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Baking With Resistant Starch

author image Alicia Rudnicki
Alicia Rudnicki's Library Mix website blends book buzz for all ages. A gardener, she writes for California's Flowers by the Sea nursery. She has a Bachelor of Arts in journalism from UC Berkeley, a Master of Arts in education from CU Denver, and has taught K-12.
Baking With Resistant Starch
Resistant starch is used in yeast breads and quick breads, such as muffins. Photo Credit: Jupiterimages/Comstock/Getty Images

Production of baked goods that are light-textured yet contain a healthy dose of fiber is a major focus of the commercial baking industry, which is embracing a homely sounding ingredient called resistant starch to get the job done. Resistant starch, which occurs naturally in fresh foods and is processed into powder for baking, is also touted as a weight-loss aid that helps burn fat. It is beginning to find its way into home baking pantries.

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Carbohydrate Composition

Carboyhydrates, such as grains, were once defined as containing digestible starches and indigestible fiber. But in recent decades, researchers have divided the composition of carbohydrates into three categories: fiber; starches, such as sugar, that the small upper intestine can digest; and starches, such as high-amylose corn starch, that resist digestion in the small intestine and act like fiber.

Resistant starch and fiber don't increase calories or blood sugar. They travel on to the lower intestine where they help regulate colon health. "Baking Management" magazine says that unlike regular fiber, resistant starch ferments in the large intestine. This fermentation helps create a feeling of satiety that aids weight loss. "Baking Management" notes that the fermentation may also help control diabetes by improving the body's insulin sensitivity -- the ability to respond to and metabolize glucose.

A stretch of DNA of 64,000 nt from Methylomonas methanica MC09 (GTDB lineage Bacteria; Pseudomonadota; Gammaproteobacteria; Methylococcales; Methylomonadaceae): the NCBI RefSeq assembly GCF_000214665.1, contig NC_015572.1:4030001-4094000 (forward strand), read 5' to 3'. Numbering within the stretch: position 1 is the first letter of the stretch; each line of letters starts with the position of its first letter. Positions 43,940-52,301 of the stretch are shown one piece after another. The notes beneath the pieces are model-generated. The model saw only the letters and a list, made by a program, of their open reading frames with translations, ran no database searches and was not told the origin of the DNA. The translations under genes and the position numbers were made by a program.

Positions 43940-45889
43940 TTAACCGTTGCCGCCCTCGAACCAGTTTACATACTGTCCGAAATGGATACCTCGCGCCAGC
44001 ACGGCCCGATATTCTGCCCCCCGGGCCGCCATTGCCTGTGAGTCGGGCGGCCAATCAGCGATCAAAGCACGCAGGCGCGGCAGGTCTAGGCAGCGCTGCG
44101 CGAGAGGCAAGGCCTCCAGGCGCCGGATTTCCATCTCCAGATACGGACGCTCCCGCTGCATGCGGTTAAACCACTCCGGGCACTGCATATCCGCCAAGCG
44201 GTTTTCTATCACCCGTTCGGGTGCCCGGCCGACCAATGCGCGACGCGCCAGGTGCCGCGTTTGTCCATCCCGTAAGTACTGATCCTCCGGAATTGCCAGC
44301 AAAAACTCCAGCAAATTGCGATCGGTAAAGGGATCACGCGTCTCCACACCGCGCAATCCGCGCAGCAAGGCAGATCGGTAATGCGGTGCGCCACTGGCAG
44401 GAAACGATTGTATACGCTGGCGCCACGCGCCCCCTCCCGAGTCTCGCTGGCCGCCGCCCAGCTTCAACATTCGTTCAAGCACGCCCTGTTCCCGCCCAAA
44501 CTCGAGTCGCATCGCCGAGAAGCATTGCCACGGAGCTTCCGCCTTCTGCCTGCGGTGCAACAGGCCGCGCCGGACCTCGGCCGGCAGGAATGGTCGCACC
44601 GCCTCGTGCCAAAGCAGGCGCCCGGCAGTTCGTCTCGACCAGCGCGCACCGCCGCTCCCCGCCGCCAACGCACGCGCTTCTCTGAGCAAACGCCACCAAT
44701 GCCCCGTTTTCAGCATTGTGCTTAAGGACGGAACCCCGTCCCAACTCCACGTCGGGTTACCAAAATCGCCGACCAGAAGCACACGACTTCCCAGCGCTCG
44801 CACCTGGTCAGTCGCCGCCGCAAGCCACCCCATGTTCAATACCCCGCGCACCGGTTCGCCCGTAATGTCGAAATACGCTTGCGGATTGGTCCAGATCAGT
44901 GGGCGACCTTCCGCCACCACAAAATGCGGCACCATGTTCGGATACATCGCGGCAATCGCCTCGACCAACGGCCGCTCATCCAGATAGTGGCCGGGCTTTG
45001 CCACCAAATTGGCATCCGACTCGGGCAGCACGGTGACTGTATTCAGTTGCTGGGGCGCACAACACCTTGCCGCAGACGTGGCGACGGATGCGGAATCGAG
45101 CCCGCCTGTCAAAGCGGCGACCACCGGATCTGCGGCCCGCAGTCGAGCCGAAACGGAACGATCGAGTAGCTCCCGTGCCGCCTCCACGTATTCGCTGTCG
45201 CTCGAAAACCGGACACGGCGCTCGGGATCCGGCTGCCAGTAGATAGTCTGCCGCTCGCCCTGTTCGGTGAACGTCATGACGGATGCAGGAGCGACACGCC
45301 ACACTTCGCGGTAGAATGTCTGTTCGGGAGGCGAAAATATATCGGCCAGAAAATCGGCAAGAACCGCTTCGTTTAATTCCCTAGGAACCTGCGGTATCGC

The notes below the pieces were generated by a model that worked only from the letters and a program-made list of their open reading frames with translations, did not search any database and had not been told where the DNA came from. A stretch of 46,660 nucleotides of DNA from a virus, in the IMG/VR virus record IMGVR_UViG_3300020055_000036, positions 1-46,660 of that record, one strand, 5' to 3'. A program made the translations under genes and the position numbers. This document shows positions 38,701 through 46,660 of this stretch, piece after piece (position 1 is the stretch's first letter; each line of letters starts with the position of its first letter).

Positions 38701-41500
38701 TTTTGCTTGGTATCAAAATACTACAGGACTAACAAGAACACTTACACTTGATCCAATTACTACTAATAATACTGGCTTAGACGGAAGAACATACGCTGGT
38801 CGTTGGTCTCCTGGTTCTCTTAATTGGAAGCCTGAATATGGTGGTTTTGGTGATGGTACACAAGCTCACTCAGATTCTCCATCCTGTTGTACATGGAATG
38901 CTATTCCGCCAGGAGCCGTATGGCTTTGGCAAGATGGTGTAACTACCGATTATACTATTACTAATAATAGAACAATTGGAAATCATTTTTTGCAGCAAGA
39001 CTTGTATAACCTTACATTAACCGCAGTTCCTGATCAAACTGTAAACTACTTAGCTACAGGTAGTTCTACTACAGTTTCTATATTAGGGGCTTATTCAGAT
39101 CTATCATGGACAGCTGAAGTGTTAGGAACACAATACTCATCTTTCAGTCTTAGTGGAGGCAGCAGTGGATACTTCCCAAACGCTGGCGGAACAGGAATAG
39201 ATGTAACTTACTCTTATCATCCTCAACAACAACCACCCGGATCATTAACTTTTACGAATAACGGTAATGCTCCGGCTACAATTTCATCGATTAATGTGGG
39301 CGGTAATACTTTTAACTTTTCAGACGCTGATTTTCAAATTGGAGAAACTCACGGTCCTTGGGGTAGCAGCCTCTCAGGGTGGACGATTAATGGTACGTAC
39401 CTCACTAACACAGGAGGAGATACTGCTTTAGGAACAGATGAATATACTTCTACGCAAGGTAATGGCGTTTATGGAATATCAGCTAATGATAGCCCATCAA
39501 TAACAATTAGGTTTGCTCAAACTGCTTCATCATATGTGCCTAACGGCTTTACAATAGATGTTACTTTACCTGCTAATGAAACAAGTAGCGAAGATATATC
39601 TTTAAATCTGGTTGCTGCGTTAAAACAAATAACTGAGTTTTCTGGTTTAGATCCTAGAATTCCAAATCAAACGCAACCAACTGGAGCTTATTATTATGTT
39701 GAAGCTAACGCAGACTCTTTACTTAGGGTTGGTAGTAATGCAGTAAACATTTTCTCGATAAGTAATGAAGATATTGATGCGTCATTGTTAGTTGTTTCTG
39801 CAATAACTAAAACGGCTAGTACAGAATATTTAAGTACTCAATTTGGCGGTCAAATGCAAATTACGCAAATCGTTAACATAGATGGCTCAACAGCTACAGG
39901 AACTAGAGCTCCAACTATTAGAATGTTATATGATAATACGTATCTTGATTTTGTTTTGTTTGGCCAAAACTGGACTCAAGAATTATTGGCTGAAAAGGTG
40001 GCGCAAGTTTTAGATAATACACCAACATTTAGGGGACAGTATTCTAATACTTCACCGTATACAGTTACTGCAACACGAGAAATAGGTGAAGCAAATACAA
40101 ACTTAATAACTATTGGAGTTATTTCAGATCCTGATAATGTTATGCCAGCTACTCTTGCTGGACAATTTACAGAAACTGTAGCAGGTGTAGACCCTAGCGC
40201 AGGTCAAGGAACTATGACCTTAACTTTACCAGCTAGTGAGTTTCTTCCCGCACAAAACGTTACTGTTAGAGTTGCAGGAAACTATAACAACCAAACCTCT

Amylose vs. Amylopectin

The digestible portion of starch contains amylopectin, which is soluble in water. Resistant starch is high in amylose, which is mostly insoluble in water. Sticky rice is an example of a starchy food that contains almost no amylose, according to the Food Republic website. When cooked in hot water, sticky rice becomes gluey due to its high amylopectin content. While some researchers are seeking to decrease the costs of producing digestible starches by developing potatoes high in amylopectin, others are focusing on creating resistant starch from potatoes high in amylose.

Resistant Starch Sources

Commercial bakers are particularly interested in high-amylose modified starches to meet consumer demand for products that taste good but decrease calories and increase fiber. Interest is also growing among home bakers, especially those limited to low-fiber, gluten-free flours and powdered starches. The most efficient resistant starch product on the market at present is high-amylose cornstarch made from corn with starch containing 50 percent or more amylose.

So far, few retail grocers carry high-amylose cornstarch for home bakers, but a product called Hi-maize can be purchased online. Other good sources of resistant starch easily available to home bakers include alternative gluten-free flours -- such as ones made from beans and Ethiopian teff grain -- as well as slightly green bananas and russet potatoes.

Baking Characteristics

High-amylose cornstarch can be substituted for up to 25 percent of standard wheat flour in a recipe without harming texture or flavor, according to the website The website quotes a King Arthur Flour representative as saying that one "beauty" of high-amylose cornstarch is that it's "nearly invisible" in baked goods. Bakers who prefer a whole grain earthiness to their baked goods may prefer to obtain resistant starch from heavier textured and tasting bean flours or slightly nutty and somewhat gritty teff. The Bob's Red Mill website says teff can be substituted for 25 percent of the all-purpose flour in recipes.

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